SB 402 (Wahab) Expansion of 5150 – Oppose

March 18, 2024

The Honorable Aisha Wahab
California State Senate
1021 O Street, Suite 7330
Sacramento, CA 95814

RE: Senate Bill 402 (Wahab) — OPPOSE

Dear Senator Wahab:

Mental Health America of California (MHAC) opposes Senate Bill 402 (Wahab), legislation which expands authority to place a 5150 hold on individuals experiencing a mental health crisis to licensed mental health professionals– specifically private practitioners who are not direct staff of, or contracted by, the county.

MHAC is a peer-run organization leading the state in behavioral health public policy and advocacy since 1957. The mission of MHAC is to assist and encourage communities, families and individuals to experience hope, wellness and recovery from mental health and substance use disorder issues through voluntary services that are delivered in their local community with compassion and respect for everyone’s dignity and autonomy. Any expansion of involuntary treatment is counterintuitive to achieving our goals.

Expanding the authority to place individuals on a 5150 hold to non-county designated mental health professionals will not only increase forced treatment but will inadvertently lead to a greater reliance on law enforcement. Private licensed mental health professionals (LMHP) often lack the logistical capacity to effectively manage crises in their work environments. For instance, the surge in telehealth usage during the pandemic underscores a reliable method for connecting individuals with mental health professionals. Many LMHP offer services via video, text, or phone. Initiating a 5150 hold on an individual while receiving remote services would introduce more challenges than the proposed bill aims to address. Therefore, making the involvement of law enforcement necessary to enforce the hold.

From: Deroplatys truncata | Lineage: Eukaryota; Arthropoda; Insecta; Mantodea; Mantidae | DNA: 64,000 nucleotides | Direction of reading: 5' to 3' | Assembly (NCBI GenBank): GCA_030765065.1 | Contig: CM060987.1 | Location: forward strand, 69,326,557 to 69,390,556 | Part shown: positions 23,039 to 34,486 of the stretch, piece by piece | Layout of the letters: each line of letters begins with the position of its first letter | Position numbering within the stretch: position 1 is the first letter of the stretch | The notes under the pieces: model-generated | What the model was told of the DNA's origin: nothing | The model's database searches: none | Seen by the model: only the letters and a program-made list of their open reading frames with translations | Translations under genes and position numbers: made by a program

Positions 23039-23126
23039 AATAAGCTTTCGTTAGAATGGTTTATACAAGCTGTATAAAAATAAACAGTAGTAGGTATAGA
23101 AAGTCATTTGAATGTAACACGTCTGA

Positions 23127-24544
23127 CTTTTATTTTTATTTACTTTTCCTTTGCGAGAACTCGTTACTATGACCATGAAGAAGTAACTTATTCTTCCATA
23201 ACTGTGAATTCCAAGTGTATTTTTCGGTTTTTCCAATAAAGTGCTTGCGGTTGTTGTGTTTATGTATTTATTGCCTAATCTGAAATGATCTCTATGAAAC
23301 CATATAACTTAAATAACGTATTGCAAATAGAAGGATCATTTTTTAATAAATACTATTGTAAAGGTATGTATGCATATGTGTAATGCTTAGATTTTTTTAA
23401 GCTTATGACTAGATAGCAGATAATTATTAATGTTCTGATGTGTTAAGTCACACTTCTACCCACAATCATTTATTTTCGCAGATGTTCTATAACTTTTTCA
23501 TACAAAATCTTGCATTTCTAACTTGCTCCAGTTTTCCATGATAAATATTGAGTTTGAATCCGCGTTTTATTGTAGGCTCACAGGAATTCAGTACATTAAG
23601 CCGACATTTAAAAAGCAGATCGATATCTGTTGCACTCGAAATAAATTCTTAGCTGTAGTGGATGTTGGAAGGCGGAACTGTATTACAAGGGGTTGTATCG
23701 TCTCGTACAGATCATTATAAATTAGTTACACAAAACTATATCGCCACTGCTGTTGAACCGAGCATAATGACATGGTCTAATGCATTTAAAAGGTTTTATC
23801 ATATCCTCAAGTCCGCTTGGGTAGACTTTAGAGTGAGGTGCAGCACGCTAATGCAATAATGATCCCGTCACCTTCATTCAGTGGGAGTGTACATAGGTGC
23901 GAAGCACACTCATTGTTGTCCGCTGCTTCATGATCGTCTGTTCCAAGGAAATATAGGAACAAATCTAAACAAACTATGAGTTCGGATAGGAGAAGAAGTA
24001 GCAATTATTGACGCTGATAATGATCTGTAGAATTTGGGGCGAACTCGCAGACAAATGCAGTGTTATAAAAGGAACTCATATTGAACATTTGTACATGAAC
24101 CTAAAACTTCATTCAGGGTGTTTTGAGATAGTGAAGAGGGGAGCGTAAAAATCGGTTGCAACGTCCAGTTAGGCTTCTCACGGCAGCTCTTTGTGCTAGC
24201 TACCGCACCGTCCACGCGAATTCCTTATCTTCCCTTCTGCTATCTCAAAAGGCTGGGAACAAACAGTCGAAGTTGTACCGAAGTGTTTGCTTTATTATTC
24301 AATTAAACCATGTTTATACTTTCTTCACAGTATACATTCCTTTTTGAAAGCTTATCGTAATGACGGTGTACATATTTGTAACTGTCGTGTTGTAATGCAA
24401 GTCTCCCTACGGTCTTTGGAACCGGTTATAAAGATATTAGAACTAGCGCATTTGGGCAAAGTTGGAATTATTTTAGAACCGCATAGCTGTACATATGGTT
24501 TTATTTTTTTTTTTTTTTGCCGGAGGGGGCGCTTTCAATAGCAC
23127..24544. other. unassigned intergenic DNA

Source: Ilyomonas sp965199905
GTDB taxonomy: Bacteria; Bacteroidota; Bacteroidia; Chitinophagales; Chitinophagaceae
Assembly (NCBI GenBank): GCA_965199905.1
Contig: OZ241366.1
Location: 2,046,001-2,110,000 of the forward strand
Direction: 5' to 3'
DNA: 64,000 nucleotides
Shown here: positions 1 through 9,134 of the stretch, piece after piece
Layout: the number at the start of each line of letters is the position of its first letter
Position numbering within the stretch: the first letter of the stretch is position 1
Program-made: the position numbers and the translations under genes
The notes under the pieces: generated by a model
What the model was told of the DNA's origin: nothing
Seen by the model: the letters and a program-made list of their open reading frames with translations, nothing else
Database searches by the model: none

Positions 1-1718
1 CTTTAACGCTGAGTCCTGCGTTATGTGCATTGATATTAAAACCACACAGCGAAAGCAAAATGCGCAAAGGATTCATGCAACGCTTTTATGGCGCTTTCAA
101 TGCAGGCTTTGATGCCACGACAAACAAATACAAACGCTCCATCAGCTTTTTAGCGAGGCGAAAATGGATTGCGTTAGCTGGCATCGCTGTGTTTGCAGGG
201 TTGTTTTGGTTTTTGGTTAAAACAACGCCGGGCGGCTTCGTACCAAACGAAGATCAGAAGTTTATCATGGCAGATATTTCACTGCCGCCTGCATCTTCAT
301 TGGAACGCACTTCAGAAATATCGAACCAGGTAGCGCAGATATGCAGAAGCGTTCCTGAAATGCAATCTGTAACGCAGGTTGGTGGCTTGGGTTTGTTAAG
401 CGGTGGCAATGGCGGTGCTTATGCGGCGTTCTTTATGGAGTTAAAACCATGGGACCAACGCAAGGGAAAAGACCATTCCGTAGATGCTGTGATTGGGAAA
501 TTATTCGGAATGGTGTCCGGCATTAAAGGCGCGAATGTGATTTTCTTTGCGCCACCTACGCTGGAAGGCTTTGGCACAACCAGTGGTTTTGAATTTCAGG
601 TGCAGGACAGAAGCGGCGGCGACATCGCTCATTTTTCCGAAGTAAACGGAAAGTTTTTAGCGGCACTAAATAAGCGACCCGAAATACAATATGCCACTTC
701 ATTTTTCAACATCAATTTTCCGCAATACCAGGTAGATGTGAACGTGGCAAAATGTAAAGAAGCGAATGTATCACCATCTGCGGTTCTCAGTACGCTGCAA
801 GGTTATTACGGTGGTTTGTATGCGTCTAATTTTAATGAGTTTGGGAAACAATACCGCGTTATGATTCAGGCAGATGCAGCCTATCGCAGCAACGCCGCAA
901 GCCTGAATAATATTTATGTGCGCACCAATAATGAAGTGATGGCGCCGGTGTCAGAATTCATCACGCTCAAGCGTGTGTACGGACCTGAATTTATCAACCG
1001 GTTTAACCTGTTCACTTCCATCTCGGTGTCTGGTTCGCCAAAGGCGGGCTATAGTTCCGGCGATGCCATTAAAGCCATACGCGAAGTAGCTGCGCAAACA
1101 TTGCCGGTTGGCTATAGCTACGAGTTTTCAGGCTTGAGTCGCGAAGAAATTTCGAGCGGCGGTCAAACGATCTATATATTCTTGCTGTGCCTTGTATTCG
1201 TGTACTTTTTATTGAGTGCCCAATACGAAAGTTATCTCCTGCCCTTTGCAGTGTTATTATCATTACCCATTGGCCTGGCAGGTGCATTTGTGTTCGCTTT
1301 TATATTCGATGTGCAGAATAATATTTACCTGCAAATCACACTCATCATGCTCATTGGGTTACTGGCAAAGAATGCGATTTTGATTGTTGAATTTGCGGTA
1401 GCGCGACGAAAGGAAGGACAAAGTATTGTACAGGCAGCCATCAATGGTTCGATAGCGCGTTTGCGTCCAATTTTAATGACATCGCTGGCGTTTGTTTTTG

Moreover, the utilization of involuntary treatment via a 5150 hold presents its own set of obstacles. One challenge lies in its cost; preventive services implemented earlier in the mental health care continuum are more successful and less financially burdensome in tackling mental health issues. This approach reduces the necessity for inpatient hospitalizations, favoring the utilization of outpatient services instead. When resources and services are readily accessible, individuals are more inclined to accept and utilize them.

For these reasons, we oppose Senate Bill 402. If you or your staff have any questions, or if Mental Health America of California can be of any assistance on this or any other behavioral health bill, please do not hesitate to contact me at, or our Interim Director of Public Policy, Karen Vicari at

In Community,

Heidi Strunk
President & CEO
Mental Health America of California